Get element’s tagname using DOM’s tagName property

A couple of weeks ago I posted how can you get an element’s tagname using jQuery’s .prop() method. A simpler alternative could be the below code :

See the Pen Get element’s tagname using DOM’s tagName property by John Tsevdos (@tsevdos) on CodePen

The .get() method (don’t confuse this method with the jQuery’s AJAX .get(), they are completely different) retrieves the DOM element and then we simply get it’s tagName property (and convert it to lowercase). We can even retrieve the DOM element from a jQuery array using the below syntax (without the .get() method) and have the exact same result.

See the Pen Get element’s tagname using DOM’s tagName property by John Tsevdos (@tsevdos) on CodePen

I believe that the above method is easier and faster than the previous one.

jQuery element’s tag name

Getting the selected element’s tag name is very easy in jQuery. Just use the below code.

See the Pen jQuery element’s tag name by John Tsevdos (@tsevdos) on CodePen

Keep in mind that by default the returned tag’s name is capitalized so if you want it lowercase you’ll need this :

See the Pen jQuery element’s tag name by John Tsevdos (@tsevdos) on CodePen

How to style a file input element in Firefox

Working on a recent project I found out the hard way that Firefox doesn’t allow you to style a file input element the way you want. I’m using Chrome for surfing and development, which let’s you style a file input field without any constraints so I was a bit frustrated when I checked my form in Firefox! With a quick search I discovered that Firefox doesn’t let you do too much with the file input element. I also discovered some workarounds, but most of them were too complicated for the simple effect I wanted to achieve (to place a background image in the file input field). With a little help from stackoverflow and no javascript at all, I managed to make it work in Firefox as well as other browsers (see code below).

See the Pen How to style a file input element in Firefox by John Tsevdos (@tsevdos) on CodePen

See the Pen How to style a file input element in Firefox by John Tsevdos (@tsevdos) on CodePen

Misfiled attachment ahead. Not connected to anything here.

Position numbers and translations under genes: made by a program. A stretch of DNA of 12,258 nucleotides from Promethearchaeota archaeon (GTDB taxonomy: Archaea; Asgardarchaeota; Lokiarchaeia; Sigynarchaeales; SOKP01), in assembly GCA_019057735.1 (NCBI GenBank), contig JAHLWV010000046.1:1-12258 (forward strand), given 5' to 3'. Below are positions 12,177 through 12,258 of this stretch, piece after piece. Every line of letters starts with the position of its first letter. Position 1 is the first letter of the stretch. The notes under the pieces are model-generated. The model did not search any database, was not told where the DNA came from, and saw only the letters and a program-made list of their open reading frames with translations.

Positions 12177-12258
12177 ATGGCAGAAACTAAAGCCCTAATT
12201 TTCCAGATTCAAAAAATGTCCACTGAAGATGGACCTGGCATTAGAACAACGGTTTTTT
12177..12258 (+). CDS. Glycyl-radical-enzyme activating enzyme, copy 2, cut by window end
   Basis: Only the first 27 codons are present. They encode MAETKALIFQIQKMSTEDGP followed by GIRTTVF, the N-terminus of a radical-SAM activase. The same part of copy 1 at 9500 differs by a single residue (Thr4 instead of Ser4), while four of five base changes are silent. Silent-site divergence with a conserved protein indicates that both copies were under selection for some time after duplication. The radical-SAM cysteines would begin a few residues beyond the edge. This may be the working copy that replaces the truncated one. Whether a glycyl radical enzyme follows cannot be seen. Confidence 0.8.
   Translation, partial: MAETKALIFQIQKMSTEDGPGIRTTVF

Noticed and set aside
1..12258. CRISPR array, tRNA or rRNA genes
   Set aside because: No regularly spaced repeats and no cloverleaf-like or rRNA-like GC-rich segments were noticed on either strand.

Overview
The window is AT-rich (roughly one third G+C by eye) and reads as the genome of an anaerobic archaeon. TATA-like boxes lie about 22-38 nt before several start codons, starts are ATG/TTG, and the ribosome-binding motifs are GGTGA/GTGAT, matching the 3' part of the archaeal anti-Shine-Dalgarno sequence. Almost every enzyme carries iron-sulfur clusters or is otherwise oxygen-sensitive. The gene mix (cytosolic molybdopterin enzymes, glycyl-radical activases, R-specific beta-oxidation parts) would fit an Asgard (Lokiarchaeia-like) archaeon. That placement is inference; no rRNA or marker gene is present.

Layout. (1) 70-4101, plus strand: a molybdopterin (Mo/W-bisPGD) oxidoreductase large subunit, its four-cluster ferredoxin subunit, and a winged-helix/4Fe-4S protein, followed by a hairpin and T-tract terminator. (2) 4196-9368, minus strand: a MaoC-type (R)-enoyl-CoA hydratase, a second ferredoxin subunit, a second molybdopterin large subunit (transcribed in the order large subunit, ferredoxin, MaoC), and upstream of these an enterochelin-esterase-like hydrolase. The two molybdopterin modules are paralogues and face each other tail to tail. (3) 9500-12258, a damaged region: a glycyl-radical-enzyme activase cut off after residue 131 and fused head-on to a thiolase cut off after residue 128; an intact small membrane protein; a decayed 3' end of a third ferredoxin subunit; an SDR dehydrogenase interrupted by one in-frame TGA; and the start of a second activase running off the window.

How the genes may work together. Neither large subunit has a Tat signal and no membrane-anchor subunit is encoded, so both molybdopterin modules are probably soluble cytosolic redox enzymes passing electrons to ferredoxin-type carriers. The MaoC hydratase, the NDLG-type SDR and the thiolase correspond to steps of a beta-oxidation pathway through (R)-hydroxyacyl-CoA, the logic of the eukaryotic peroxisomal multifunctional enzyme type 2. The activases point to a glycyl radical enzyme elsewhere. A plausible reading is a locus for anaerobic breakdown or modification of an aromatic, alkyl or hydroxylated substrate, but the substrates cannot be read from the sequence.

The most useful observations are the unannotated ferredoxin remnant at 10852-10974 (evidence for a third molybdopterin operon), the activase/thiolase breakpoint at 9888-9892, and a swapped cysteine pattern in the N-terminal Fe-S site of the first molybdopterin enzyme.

Remove rounded corners from input elements on mobile webkit browsers

Mobile Safari is probably the best browser solution for iOS devices. The browser offers many advanced features and some eye-candy form elements to interact with. These eye-candy form elements already have some default webkit-only styles and can make your life a bit harder if you want to style them differently. Anyway, cutting a long story short, if you don’t want input elements to have rounded corners, just use the CSS rule shown below:

See the Pen Remove rounded corners from input elements on mobile webkit browsers by John Tsevdos (@tsevdos) on CodePen

HTML5 video and mobile browsers

The brand new HTML5 video element is surely very impressive. You’ve encoded your videos in multiple formats (well, at least .mp4 and .webm to support all browsers), you might’ve also provided Flash fall-backs and you are very proud of your good work. But what happens with the mobile users?

The majority of mobile browsers will recognize/play the HTML5 video, but the problem is not the browser support, nor the file format. The problem is the bandwidth. Your brand new HD video might take ages to download through 3G! Wouldn’t it be great if you could provide a mobile-friendly version of your video source (with smaller resolution, less fps, and much smaller file size)?

Well, you can very easily do that, with the use of some very basic media queries. The below code will serve two mobile only video sources (again an .mp4 and a .webm file) in order to support as many mobile devices as we can. Of course keep the specific video files small and optimized (otherwise there is no point in implementing this)!

See the Pen HTML5 video and mobile browsers by John Tsevdos (@tsevdos) on CodePen

Don’t waste your mobile visitors bandwidth and time. Provide smaller, mobile-friendly alternatives!